The environment and its preservation are at the forefront of discussion these days and as a society, we have never before been so concerned with protecting the environment as we are today. For this reason, people are flocking to the internet to find out just how they can make their funeral as environmentally friendly as possible. However, it isn't always clear what is the most environmentally friendly option.
Burial vs cremation
When planning for an environmentally friendly funeral, the first thing to decide is whether to opt for burial or cremation. Although this is typically a personal choice and the carbon footprint is generally not the be all and end all of the decision-making process, burial can be considered the most-green option in most situations.
Due to the fuel required cremation is reportedly equivalent to a 500-mile car journey and has an immediate impact on the environment. Also, the various metals and elements that may be found in our bodies these days (mercury in tooth fillings or metal in joint replacements) can further increase the impact a cremation will have on the environment.
However, burials are not without environmental impact if they are not planned in the greenest way possible. Certain coffins and toxins in embalming materials can pose a serious risk to water supplies if the deceased is not buried in a suitable place. Burial also has a big impact on land usage and, as we require more land for general use, the amount of land that can be realistically spared for burials decreases. With this is mind it is difficult to compare the long-term environmental impact of burial with cremation.
There is a way in which you can reduce the environmental impact of a burial, if you wish to choose it instead of cremation. Woodland burials, also known as green or natural burials, are an increasingly popular and eco-friendly option for funerals. Typically, they take place in designated woodland areas or natural burial grounds and will generally not involve the embalming of the body, a major difference in comparison with a normal burials and cremations.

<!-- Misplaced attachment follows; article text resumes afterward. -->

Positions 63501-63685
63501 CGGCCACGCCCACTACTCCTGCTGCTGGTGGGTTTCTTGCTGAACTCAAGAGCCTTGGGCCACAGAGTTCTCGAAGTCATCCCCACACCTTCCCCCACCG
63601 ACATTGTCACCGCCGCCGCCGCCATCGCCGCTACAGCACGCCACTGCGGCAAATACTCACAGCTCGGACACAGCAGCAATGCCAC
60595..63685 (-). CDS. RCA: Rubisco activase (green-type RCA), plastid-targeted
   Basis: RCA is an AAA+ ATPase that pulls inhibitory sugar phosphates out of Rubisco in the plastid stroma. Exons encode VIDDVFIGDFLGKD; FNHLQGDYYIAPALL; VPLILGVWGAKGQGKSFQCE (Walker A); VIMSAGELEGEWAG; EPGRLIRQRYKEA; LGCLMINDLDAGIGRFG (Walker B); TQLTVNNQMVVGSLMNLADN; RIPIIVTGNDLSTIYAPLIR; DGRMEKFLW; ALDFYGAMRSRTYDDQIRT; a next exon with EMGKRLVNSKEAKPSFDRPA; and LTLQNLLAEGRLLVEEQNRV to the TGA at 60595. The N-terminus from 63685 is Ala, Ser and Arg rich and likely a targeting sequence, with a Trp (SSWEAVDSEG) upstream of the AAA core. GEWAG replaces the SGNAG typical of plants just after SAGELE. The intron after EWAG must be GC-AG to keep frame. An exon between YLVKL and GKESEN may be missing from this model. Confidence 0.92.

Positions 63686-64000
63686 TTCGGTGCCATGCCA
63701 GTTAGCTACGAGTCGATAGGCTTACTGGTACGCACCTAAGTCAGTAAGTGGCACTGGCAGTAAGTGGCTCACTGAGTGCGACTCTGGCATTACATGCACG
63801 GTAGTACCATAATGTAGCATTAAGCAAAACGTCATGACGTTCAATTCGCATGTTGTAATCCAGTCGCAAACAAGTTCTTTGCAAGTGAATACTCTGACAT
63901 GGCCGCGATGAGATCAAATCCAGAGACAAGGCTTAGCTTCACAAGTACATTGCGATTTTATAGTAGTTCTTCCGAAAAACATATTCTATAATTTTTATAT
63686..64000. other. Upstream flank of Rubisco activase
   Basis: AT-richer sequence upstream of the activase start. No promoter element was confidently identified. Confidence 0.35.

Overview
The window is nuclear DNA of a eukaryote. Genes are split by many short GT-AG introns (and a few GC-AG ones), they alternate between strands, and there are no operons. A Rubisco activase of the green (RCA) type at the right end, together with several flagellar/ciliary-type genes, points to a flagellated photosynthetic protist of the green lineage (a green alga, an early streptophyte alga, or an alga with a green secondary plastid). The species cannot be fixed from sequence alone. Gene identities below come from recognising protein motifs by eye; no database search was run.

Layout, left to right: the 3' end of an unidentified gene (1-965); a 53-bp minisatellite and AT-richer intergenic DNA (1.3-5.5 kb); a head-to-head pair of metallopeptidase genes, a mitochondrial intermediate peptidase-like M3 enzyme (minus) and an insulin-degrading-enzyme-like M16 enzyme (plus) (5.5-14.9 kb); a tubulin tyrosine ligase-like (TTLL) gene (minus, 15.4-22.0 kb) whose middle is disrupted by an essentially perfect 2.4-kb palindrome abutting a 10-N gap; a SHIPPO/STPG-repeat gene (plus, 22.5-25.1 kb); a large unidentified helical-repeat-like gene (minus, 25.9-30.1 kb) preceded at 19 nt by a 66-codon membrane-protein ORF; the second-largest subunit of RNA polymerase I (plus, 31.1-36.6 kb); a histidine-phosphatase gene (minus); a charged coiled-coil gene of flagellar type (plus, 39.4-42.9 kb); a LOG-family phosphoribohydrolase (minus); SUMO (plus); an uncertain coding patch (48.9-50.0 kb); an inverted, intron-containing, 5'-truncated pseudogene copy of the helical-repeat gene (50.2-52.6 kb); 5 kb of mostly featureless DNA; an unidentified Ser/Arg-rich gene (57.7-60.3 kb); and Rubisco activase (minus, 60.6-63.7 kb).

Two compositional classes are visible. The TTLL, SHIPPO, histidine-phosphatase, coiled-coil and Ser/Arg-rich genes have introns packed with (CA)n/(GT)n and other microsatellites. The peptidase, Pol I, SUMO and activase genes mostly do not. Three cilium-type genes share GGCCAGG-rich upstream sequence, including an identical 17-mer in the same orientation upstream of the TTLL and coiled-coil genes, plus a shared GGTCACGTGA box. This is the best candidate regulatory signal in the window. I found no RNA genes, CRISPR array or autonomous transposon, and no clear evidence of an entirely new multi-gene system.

Woodland burial plots are typically unmarked or marked with a natural alternative to a typical headstone, such as a tree or flowers that will, with time, blend in with the surrounding woodland. It may be difficult to find individual burial locations on woodland sites, however, many people come to see the entire wood as a memorial to their loved one.
When it comes to choosing a coffin, there are both environmentally friendly and unfriendly options. If you are considering a woodland burial, an environmentally friendly coffin will usually come hand-in-hand with this. These specially designed coffins will be made out of a biodegradable material such as recycled paper, willow or wicker. They will contain no fittings, screws or nails that are not natural and can often be well-designed, especially when made out of materials like bamboo or seagrass.
Possibly the newest and one of the most environmentally friendly options for a funeral is water cremation, a trend which has really taken off in the USA and Canada. Also known as resomation, water cremation is where flesh is broken down using a liquid solution made from potassium hydroxide before the remaining bones are pulverised. However, Britain is yet to hold its first water cremation, over concerns that the liquid by-product could contaminate the country's water system.
One of the other options if you are looking for an environmentally friendly funeral is human composting. Although it may sound scary, human composting is a new option that has recently been [introduced in the United States](https://www.newyorker.com/magazine/2019/09/02/everything-youre-afraid-to-ask-about-human-composting ""introduced in the United States).
The principle is simple and revolves around an accelerated composting of human remains that will present loved ones with an urn of soil rather than an urn full of ash once the process is complete. The thought behind this is that nature is the most effective method of human decomposition and one entirely natural that, in a matter of weeks, can turn a body into fertile and usable soil.
Golden Charter has one of the largest network of independent funeral directors in the UK that can advise on environmentally friendly funeral options near you. Many are long-standing, family-run businesses and all provide a compassionate and professional service. Find out more about how you can plan for your funeral with one of the funeral directors in our network. Request a free, no obligation information pack below or call 0808 169 4534.